For , we define the elliptic partial differential operator(3.6)that isfor some constant *δ*>0.

*(The maximum principle)*.*If**is such that**in R and h*≥0 on ∂*R, then h*>0*throughout R unless h*≡0.*(The Hopf boundary lemma)*.*Let**satisfy**and h*≥0*in*.*Suppose h*=0*at some point*(*q*^{*},*p*^{*})∈∂*R*.*If*(*q*^{*},*p*^{*})*satisfies an interior sphere condition, i.e. there exists an open ball contained in R with*(*q*^{*},*p*^{*})*on its boundary, then the outer normal derivative**of h at*(*q*^{*},*p*^{*})*(if it exists) satisfies the inequality**unless**h*≡0.*(The edge-point lemma)*.*Let**and let**satisfy**in R*(*μ*)*and h*≥0*in R*(*μ*).*Suppose h*=0*at some corner point*(*q*^{*},*p*^{*})*of*.*If**satisfies a bluntness condition, i.e.**and there is a constant K*>0*such that*

(3.7)*then**unless h*≡0. *Here*, *is any direction vector at* (*q*^{*}, *p*^{*}) *which enters R*(*μ*) *non-tangentionally*.

Assertions (i) and (ii) are the weak maximum principle and the Hopf boundary lemma, respectively. The proofs are found, for instance, in Gilbarg & Trudinger (2001). Assertion (iii) is the edge point lemma due to Serrin (1971), which extends the Hopf boundary lemma at a corner point. For the proof, consult Serrin (1971) and Gidas *et al*. (1979).

To proceed with the detailed symmetrization analysis, we need to describe several notations. For −*L*/2<*μ*<0 to be a parameter, let us define

The idea is to compare, at (*q*, *p*)∈*R*(*μ*), the values *h*(*q*, *p*) and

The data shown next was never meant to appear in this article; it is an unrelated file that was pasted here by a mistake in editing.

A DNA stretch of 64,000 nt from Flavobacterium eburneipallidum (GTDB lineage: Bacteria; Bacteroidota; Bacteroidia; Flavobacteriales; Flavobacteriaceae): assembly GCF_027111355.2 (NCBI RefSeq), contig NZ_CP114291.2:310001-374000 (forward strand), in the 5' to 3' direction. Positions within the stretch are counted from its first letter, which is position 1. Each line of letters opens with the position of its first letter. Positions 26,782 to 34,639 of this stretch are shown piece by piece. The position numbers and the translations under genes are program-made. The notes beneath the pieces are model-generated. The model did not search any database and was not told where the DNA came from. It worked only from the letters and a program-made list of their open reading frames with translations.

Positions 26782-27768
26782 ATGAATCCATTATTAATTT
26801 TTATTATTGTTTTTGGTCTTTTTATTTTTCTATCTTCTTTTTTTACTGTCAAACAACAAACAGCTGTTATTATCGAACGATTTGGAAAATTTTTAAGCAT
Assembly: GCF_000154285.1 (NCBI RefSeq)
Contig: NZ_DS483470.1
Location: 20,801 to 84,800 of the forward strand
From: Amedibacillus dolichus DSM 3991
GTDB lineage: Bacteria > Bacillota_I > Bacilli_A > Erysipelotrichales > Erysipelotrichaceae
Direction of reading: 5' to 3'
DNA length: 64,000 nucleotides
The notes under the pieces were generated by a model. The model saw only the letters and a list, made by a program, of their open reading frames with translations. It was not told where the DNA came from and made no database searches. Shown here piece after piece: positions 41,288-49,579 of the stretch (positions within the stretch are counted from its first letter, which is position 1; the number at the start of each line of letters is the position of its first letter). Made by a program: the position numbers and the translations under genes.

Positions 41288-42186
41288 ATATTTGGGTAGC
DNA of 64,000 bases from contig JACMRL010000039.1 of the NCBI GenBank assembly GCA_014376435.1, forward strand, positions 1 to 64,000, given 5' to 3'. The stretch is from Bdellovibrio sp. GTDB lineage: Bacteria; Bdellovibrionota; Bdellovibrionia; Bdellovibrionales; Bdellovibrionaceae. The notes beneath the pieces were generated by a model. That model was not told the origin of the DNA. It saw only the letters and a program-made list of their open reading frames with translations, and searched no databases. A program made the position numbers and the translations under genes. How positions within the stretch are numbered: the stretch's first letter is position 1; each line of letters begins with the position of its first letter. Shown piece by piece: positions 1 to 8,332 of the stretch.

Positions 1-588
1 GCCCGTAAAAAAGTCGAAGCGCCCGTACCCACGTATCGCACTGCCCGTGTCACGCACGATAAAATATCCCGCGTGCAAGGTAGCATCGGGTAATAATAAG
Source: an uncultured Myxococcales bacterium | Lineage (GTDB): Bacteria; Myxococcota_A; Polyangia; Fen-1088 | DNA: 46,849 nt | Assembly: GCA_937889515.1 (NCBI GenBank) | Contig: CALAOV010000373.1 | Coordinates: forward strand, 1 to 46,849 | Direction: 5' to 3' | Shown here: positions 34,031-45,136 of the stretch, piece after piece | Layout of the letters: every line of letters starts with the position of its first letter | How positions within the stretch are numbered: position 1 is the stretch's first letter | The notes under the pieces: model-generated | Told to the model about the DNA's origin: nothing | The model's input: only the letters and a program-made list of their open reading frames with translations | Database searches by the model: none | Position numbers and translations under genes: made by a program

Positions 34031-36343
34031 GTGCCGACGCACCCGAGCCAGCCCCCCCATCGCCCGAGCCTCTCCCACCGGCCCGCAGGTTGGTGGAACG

We consider the functionsdefined in *R*(*μ*). A straightforward calculation yields that *v*^{μ} is a solution of the linear elliptic boundary value problem(3.8)(3.9)where *A*_{0}(∇*h*) is defined in (2.10). (Therefore, *v*^{μ} obeys the maximum principle and its corollaries.) Other boundary conditions for *v*^{μ} are(3.10)

The boundary conditions on the bottom *p*=*p*_{0} and on the right side *q*=*μ* are of Dirichlet type. Note that(3.11)where *ϵ*>0 is as in (3.3). Hence, for 0<*μ*+*L*/2<*ϵ* with *ϵ*>0 small *v*^{μ}≥0 on ∂*R*(*μ*).

Let

We claim that *μ*^{*} exists. Indeed, since *v*^{μ}≥0 on ∂*R*(*μ*) for 0<*μ*+*L*/2<*ϵ*, where *ϵ*>0 is as in (3.3), the maximum principle asserts that *v*^{μ}>0 in *R*(*μ*).

Our goal is to show that *μ*^{*}=0 and that

Suppose the contrary that *μ*^{*}<0. Since *v*^{*}(−*L*/2,0)>0 by assumption, continuity and the maximum principle assert that *v*^{*}(*q*,*p*)>0 in *R*(*μ*^{*}). It is then easy to see that *v*^{*}(*μ*^{*}, 0)=0 is a minimum of the function *v*^{*}(*q*, *p*) in . It follows from the boundary condition on *q*=*μ*^{*} in (3.10) that(3.12)

To obtain a contradiction, we will show that and (thereby it violates the edge-point lemma).

*The first step* is to show by the extremal property of *μ*^{*} that *μ*^{*}(*q*^{*},*p*^{*})=0 and for some (*q*^{*},*p*^{*})∈∂*R*(*μ*^{*}).

The maximality of *μ*^{*} allows us to choose sequences

Let us denote *v*^{k}(*q*, *p*)=*v*(*q*, *p*; *μ*^{k}). We may choose . Note that *v*^{k}(*μ*^{k},*p*)=0 and *v*^{k}(−*L*/2,*p*)≥0 for *p*_{0}<*p*≤0. Since *v*^{k}(*q*,*p*_{0})=0, a negative minimum of *v*^{k} must be attained either in *R*(*μ*^{k}) or on the smooth part of the top boundary. If the minimum point (*q*^{k},*p*^{k}) is in the interior of *R*(*μ*^{k}), it follows as a simple consequence of an interior minimum that(3.13)

Here, denotes the Hessian matrix of *v*^{k}. If (*q*^{k}, *p*^{k}) is on the smooth part of the top boundary, it then follows that(3.14)

From (3.13) and (3.14), we infer that *v*^{k}(*q*^{k},*p*^{k})<0 and for each *k*.

We now take a convergent subsequence *k*_{n}→∞ such that . By continuity, it follows that *v*^{*}(*q*^{*},*p*^{*})≤0 and(3.15)

Since *v*^{*}(*q*,*p*)>0 in *R*(*μ*^{*}), the limit point (*q*^{*},*p*^{*}) must be on the boundary ∂*R*(*μ*^{*}) and *v*^{*}(*q*^{*},*p*^{*})=0.